The Power of Children

It started out as a normal Sunday morning.  I had arrived to service just in time for my praise and worship set after picking up my mother from her house.  As usual, I struggled to come up with appropriate song choices.  There are only a few songs that work well during praise and worship at my church, but I often find myself growing tired of playing and singing those songs every week.  Unfortunately, introducing new songs comes with another set of challenges, which include issues with clapping on beat and remaining on key.  As a result, I chose to go with some “old favorites.”

After finishing “Lord You Are Good” by Israel and New Breed, I decided to go into Karen Clark Sheard’s arrangement of “God is Here.”  It’s a song that makes me miss my little cousin who has been estranged from most of the family for several months now.  She was always my praise and worship partner.  When she would sing with me, praise and worship always seemed to flow more effortlessly.  However, a combination of her surprise pregnancy and preexisting family tension led to her deciding against coming around as much anymore.  Singing “God is Here” wasn’t as easy without her, but I had managed to get through it a few times so I figured there was no harm in trying again.

A little while into the song, I realized that there was strong voice singing with me that I didn’t recognize.  Since my church is so small, I have grown accustomed to the strong voices in the congregation.  I normally hear a combination of the Pastor, First Lady, and my nephew-in-the-ministry.  Everyone else sort of falls in line behind them.  This voice was different.  It was strong and full of emotion.  I snapped out of my usual praise and worship haze to figure out where the voice was coming from.  To my surprise, it belonged to a little girl who was sitting right in front of me.  She was my nephew-in-the-ministry’s youngest daughter.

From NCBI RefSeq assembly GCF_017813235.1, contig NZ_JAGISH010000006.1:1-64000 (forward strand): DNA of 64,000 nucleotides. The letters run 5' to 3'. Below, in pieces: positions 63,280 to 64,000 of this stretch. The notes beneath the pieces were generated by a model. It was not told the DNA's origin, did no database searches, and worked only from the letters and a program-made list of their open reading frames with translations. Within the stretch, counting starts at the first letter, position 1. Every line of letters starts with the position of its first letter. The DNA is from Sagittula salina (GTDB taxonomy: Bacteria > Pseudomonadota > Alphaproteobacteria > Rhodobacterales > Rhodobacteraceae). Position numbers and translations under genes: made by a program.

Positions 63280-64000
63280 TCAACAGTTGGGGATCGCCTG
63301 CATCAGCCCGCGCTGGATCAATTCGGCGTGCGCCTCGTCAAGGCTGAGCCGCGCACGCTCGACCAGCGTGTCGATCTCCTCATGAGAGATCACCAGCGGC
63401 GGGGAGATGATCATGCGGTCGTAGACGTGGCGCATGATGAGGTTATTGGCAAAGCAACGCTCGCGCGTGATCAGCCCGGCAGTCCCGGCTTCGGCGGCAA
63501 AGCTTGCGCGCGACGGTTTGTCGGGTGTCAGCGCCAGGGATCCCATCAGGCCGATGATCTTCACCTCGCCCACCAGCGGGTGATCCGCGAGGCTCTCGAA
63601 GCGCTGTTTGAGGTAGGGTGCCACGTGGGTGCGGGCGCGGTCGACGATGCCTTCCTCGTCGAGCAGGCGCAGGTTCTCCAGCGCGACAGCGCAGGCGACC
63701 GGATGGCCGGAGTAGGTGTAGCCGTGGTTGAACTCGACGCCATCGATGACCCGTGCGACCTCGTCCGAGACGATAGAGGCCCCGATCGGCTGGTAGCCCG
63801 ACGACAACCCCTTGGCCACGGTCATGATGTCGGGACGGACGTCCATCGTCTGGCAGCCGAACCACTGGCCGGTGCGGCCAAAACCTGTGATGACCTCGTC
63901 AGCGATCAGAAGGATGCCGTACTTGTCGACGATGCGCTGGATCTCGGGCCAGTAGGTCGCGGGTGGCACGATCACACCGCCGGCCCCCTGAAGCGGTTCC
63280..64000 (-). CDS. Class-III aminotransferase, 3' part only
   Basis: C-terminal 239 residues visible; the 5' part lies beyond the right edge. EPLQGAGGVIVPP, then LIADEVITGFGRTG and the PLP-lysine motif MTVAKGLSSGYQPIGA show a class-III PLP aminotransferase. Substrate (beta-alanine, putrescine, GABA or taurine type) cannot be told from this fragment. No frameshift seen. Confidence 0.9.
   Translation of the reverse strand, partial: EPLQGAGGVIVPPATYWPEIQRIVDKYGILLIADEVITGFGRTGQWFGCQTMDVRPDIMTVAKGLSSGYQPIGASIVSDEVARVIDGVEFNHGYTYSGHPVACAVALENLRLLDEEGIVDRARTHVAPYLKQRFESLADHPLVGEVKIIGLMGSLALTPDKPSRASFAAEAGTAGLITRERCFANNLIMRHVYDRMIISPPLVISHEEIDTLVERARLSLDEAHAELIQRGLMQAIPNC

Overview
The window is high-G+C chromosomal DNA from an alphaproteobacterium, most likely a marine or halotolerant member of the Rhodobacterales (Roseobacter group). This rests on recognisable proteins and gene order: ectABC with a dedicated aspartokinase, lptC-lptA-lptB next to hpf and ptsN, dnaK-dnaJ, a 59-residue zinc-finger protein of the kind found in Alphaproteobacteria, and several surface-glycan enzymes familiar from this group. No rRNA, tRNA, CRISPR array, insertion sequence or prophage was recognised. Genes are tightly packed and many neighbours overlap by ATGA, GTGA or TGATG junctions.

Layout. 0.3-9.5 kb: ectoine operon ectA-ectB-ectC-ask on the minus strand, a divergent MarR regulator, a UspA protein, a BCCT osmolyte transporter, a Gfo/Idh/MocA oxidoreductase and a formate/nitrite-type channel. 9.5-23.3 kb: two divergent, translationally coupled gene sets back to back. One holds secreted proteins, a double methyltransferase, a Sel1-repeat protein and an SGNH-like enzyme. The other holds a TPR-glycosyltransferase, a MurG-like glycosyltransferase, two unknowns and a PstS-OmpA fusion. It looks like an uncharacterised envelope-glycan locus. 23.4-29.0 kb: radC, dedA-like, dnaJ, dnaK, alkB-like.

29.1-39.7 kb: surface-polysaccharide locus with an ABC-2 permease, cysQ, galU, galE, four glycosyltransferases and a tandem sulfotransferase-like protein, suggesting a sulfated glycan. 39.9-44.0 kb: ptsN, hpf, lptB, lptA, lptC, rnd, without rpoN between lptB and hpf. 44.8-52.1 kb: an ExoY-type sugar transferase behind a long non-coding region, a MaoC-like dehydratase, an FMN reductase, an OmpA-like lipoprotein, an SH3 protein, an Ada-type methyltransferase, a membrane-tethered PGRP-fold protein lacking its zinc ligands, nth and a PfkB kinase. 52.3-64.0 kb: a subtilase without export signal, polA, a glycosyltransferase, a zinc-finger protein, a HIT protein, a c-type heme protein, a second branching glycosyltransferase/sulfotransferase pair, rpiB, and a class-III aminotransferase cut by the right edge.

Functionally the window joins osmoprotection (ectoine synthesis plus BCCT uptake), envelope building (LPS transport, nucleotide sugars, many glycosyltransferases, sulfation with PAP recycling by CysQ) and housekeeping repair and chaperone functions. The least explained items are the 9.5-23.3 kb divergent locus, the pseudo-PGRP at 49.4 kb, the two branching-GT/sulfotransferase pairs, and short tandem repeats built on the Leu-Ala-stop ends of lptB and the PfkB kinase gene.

For the record, this wasn’t the first time that I had heard her sing.  There had been a few other Sundays when I remembered her voice standing out.  Still, it meant a lot more to me on this particular Sunday because I wasn’t in the greatest of moods.  I had a lot on my mind.  Between navigating the conflicts within my group of friends, finishing my remaining assignments for class, and dealing with the issues surrounding my father’s illness, I was having trouble remaining upbeat.  I was also having a great difficulty believing that my presence in service made a difference.  Sure my mom has been a constant source of encouragement in that respect, but she is my mother.  It’s her job to be my number one fan.  I needed something tangible to let me know that my ministry was actually making a difference.

It’s no secret that working in a church plant can be frustrating–especially when you’re related to the majority of the membership.  My friends have become accustomed to me talking (meaning ranting) about how isolating it is.  Being in ministry is isolating enough without the added complexity of working with family.  It sometimes feels like we are not as effective as we could be.  That’s why it was so important to me to hear that little girl sing with so much passion for God.  It was proof that we were doing something right.

People often underestimate the power of children to make a positive impact on a ministry, but I believe that children have a distinct ministry that is all their own.  It is hard to explain it, but I have seen it in action several times prior to last Sunday.  A few weeks ago, I was having an interesting time at my friend’s going away party (for reasons that I won’t go into…at least not in this post) when by some strange turn of events, I was surrounded by children.  They all were asking me questions about everything ranging from the business strategy behind video game systems to the fact that Chick-Fil-A fries their chicken and fries in the same oil.  (Yes, one of the little boys was a vegetarian.)  While I was busy conversing with them, I forgot about how awkward I was feeling.